Basically, I’ve produced a tableful of thread scraps, a few solitary rings, some tangled chains less than an inch long, and a single pink cherry-blossom. I love it. So far, it’s frustrating, but on the other hand it’s also like magic. Anything that makes something beautiful from very few ingredients or very few pieces of equipment is magic to me. Sewing isn’t magic; It’s obvious how a load of different fabrics and linings and thread and shears and steam and a huge mechanical device can make clothing, but something like french onion soup, made with just water, onions, oil and heat is magic, since the basic stuff is completely transmuted. And lacemaking has always fitted into that category for me – Just thread and something to manipulate it with, and the maker can make anything. Look at the three unique lacemaking traditions of Croatia – The naturalistic figures of plants and animals in  Lepoglava made by interlacing rows of bobbins, the traditional needlepoint Pag where motifs are passed down from generation to generation with little deviation, and Hvar lace, impossibly delicate, made only by the nuns of one abbey, from thread processed from the aloe plants in the gardens. All developed as beautiful pastimes for ordinary people, and over time imbued with cultural and religious signifigance.


I could go on at length about the meditative power of repetition – Mandalas, rosaries, mala – and about the sense of cheerful self-possession of wearing or using something that you’ve made, not just because you’ve made it, but because it’s genuinely more comfortable or practical or just more to your own taste than the shop-bought equivalent. If you’ve never experienced it, it’s worth seeking out for its own sake, above and beyond the other joys of learning to make clothes, or brew beer, or build furniture, or whatever random skill you decide to pick up.


So that’s kind of part of my resolution – Keep trying to learn new things, so that I’ve got more opportuninties to be proud of stuff, further down the line. When I started sewing, I was making stuff that barely fit and that needed internal pins and tacking to hang straight, and even then looked amateurish. By now, I’m a long way from perfect (and I look at the stuff that my occasional-teacher makes, and I am humbled), but I can look at the things I’ve made and compare them favourably to stuff that I’ve bought. I like making that kind of progress.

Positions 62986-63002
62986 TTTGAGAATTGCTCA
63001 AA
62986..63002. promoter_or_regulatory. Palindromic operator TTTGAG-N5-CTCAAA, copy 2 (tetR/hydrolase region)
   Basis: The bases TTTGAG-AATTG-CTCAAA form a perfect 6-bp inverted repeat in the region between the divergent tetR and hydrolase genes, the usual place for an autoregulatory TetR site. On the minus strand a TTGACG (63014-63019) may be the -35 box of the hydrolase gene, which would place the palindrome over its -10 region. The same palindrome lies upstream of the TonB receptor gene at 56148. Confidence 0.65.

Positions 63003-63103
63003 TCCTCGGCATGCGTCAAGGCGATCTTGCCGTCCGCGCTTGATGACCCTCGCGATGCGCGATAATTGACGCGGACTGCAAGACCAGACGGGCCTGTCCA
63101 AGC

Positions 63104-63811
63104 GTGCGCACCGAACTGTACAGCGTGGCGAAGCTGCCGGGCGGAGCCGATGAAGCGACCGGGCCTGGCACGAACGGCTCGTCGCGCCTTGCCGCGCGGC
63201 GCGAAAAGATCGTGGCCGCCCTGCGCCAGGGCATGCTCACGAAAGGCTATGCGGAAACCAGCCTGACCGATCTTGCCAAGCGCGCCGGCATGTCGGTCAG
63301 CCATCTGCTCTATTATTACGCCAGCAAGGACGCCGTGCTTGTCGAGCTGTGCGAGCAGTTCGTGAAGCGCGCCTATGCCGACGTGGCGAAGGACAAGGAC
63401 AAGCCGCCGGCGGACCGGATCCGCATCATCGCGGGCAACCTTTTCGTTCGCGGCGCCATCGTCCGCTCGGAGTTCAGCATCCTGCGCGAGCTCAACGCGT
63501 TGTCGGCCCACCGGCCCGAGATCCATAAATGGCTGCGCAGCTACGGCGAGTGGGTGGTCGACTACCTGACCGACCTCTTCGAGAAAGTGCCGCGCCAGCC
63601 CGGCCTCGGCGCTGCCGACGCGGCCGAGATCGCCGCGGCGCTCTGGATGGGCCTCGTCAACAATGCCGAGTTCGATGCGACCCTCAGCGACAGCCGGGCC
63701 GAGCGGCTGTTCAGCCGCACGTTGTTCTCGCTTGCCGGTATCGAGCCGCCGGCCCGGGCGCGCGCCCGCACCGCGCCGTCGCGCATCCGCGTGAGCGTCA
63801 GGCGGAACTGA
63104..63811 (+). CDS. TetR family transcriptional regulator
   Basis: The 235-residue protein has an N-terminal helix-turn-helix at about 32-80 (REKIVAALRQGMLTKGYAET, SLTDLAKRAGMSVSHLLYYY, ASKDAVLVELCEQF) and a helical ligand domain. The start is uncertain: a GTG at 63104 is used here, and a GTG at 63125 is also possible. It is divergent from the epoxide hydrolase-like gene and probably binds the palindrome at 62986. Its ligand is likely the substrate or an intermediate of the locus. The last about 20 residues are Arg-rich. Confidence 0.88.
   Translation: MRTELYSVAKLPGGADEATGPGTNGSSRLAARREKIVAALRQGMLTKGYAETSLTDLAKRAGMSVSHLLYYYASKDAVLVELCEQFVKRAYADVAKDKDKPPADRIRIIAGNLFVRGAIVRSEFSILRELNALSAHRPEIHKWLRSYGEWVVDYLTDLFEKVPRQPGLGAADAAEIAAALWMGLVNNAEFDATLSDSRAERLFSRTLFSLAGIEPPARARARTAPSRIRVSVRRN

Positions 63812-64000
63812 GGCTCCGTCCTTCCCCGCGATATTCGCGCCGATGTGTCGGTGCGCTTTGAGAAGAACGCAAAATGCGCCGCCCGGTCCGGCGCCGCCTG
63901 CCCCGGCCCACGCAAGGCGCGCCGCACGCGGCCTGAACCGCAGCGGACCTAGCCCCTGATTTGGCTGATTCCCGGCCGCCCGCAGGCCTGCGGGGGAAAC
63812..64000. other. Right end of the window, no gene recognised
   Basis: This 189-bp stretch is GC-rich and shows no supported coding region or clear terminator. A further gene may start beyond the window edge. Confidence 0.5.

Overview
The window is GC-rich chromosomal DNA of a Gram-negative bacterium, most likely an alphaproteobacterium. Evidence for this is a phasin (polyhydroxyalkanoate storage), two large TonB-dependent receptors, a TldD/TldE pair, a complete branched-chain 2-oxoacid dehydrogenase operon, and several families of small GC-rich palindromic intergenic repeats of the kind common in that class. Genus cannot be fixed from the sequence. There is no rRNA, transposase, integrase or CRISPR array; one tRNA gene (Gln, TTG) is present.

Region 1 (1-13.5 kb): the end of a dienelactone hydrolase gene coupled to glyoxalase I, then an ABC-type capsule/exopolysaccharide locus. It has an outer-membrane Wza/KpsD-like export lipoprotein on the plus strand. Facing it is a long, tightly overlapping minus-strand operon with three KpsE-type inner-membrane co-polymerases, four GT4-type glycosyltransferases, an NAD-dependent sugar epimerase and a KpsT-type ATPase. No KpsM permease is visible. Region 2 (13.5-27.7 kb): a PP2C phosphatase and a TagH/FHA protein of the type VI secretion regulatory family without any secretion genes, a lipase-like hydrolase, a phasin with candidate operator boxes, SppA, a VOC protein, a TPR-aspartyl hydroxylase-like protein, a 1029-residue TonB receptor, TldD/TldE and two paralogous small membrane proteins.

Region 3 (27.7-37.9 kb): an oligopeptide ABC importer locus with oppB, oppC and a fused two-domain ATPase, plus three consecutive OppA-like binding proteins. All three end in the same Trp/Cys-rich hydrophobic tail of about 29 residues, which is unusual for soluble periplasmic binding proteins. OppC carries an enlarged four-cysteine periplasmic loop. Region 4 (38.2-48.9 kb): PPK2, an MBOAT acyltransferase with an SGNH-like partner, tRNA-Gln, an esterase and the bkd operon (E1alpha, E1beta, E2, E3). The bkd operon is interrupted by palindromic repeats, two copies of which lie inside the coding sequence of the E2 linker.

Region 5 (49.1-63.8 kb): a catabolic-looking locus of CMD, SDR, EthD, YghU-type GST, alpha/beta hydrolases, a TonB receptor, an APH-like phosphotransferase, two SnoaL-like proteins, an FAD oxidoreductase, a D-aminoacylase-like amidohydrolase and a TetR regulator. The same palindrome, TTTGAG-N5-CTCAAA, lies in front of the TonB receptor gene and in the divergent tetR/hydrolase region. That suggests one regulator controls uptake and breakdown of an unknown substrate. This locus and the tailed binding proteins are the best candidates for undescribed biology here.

So, here’s to making little fripperies that’re neither use nor ornament, in the hopes that within the year they’ll be both.

The People’s Republic of Yorkshire

After the shower of bollocks that was yesterday, I decided that I deserved something nice today.

“Something nice” it turned out was a run up to Harrogate on the bike to buy buttons. I went for the straight shot on the way out, up the A61, which was beautiful – garlanded with copper beeches in autumn colours and with red kites hovering every few miles. Up nearer to harrogate, the trees thinned out a little, and there was ever more wildlife – Two cranes (or possibly herons) in-flight, a herd of deer, blissfully oblivious to the traffic, a hare darting along the grass verge. One of the lovely things about the bike, as opposed to a car (Which I am increasingly thinking of as roadcages), is the smell. Today, it was a mixture of autumn leaves, muckspreading, woodsmoke and curing bacon at nearly every farm, inn, or isolated cottage I passed, and, upon reaching Harrogate, coffee and baking cakes.

My first stop was a rather lovely independent wine shop where I asked for directions, and made a serious mental note to come back when I had more saddlebags and knew what I was buying.